6 Rules Of Office Cell Phone Etiquette In 2022

September 26, 2022

By Workspace Resource

Good cell phone etiquette is not optional in today's technologically advanced workplace. Being polite and appropriate in the workplace is crucial for a productive work environment.

Most individuals don't mean to be impolite when talking on their cell phones. It is likely they simply aren’t mindful or aware of how their excessive cell phone use can come across to others. The lack of a smartphone privacy policy or written cell phone policy at work leads workers to navigate a minefield.

That said, office cell phone etiquette and mobile phones can and do coexist. We've compiled six simple suggestions to improve smartphone conduct in the office.

Silence Your Phone

The last thing you want is for your phone to go off while you’re rummaging around in your bag trying to find it or even worse, when you've left to use the restroom. If you need to excuse yourself for a moment to get some coffee or attend a meeting, just let your voicemail handle the call.

In social situations, it is polite to put your phone on silent. Not allowing your phone to ring, putting your phone on vibrate, or activating the “Do Not Disturb” mode are all good options. 

Put Your Phone Away

If you want to avoid distracting yourself and others with constant phone checks during work hours, put your phone in your desk drawer to keep it out of sight. The buzz of a vibrating family call or text is annoying, too. Schedule checking your phone during the middle of the day, around lunchtime, or when your child usually comes home from school and plan to step away if you need to.

Make and accept phone calls only when you are alone. A noisy mobile phone conversation, particularly one that is not work-related, is rude and disruptive to others around you who are trying to get their own work done. If you have to attend to a personal business matter, choose a quiet place like a conference room to do it in.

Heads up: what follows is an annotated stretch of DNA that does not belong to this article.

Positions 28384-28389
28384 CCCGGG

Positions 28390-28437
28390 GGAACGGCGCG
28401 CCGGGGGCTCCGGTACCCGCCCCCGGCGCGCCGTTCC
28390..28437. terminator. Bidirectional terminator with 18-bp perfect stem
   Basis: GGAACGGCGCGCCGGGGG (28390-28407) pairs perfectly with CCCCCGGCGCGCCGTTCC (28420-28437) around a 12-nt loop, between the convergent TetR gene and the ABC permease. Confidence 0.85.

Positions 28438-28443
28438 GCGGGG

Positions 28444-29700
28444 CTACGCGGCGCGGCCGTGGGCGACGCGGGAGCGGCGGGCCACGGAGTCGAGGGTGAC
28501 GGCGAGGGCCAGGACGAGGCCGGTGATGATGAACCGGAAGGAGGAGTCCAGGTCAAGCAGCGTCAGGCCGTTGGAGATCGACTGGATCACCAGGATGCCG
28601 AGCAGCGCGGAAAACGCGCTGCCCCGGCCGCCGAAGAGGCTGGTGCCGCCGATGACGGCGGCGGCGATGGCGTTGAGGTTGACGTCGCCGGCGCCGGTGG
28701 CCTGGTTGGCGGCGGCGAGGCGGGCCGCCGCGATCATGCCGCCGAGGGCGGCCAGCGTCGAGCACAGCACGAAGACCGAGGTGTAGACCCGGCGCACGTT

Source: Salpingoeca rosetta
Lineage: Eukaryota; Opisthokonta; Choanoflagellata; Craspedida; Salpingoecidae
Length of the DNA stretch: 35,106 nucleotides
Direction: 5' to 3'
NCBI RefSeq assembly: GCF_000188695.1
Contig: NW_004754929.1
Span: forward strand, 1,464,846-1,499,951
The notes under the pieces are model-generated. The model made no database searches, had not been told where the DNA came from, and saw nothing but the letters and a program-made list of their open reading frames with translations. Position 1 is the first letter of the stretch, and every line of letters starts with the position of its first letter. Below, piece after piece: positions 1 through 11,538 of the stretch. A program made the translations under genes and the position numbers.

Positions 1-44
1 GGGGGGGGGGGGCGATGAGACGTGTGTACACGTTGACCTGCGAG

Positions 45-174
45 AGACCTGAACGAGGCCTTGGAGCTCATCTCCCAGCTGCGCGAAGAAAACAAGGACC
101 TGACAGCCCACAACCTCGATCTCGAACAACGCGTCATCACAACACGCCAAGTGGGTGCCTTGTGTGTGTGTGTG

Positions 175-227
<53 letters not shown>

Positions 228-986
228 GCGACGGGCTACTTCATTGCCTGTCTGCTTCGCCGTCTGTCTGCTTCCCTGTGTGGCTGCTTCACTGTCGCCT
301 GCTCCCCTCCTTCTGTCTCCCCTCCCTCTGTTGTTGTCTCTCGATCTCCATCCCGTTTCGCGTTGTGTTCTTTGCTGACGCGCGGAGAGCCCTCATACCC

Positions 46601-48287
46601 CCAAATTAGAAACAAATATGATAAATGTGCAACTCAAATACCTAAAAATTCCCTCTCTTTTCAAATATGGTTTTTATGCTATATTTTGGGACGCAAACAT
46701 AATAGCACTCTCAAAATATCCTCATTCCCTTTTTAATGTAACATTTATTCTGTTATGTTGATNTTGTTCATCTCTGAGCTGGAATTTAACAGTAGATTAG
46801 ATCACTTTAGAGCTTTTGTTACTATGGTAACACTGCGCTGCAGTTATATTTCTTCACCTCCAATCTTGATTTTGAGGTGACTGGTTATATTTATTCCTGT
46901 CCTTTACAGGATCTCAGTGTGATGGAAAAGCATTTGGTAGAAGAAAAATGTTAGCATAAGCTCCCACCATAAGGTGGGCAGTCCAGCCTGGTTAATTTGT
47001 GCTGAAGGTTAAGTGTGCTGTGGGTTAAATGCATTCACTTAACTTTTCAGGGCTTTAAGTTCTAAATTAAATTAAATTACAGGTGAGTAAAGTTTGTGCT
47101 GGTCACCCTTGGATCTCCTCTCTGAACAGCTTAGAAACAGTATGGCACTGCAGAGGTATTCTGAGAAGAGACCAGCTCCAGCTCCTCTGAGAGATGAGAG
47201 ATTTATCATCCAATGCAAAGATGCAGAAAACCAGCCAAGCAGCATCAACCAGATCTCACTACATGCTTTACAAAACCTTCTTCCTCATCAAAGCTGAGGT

You don't want to give your coworkers and superiors the impression that you can't provide 100% of your attention to the job at hand, therefore limit your personal cell phone use at the workplace.

Take Important Calls Only

In reality, only a tiny fraction of personal calls are urgent. If you must answer a call, do it discreetly and out of earshot of others by going outdoors or finding a quiet nook to do so. If your child's school calls or there's an emergency at home, it's understandable to take an important phone call, but reserve making small talk and playing games for your break or the ride home.

Don't Look At Texts During Meetings

Meetings are not the time to bring your phone and check it. Using a phone during a meeting is rude and suggests that you have more pressing matters on your mind. As a sign of respect and so that you don't miss any crucial information related to your work, it is essential to give your undivided attention to the person speaking or the subject being addressed.

Do not look at your phone, even beneath the table, at any time throughout the meeting. Keep your phone at your desk unless there is an emergency at home and someone needs to contact you.

Lastly, cell phones shouldn't be a part of the place setting during business lunches. Allow everyone to connect and unwind at lunch, not separate by way of a technological device. 

Don't Take Calls In The Restroom

This work etiquette tip applies to cell phones in the workplace as it does anyplace else. Know that it's impolite to both the person on the other end of the line as well as to anybody else who may be using the restroom at the same time.

Because of the nature of the office environment, it is important to respect the personal space of your colleagues and refrain from making unnecessary noise. The other person does not need to have the impression that they are in the washroom at the same time as you while conversing with them.

Share Your Cell Phone Rules With Others

Bear in mind that everything has its time and place. It's crucial that we don't let ourselves grow more isolated from one another as cell phones and social media bring the world into our offices.

If you're trying to be professional about your cell phone usage at work, remember to share these three guidelines with your colleagues:

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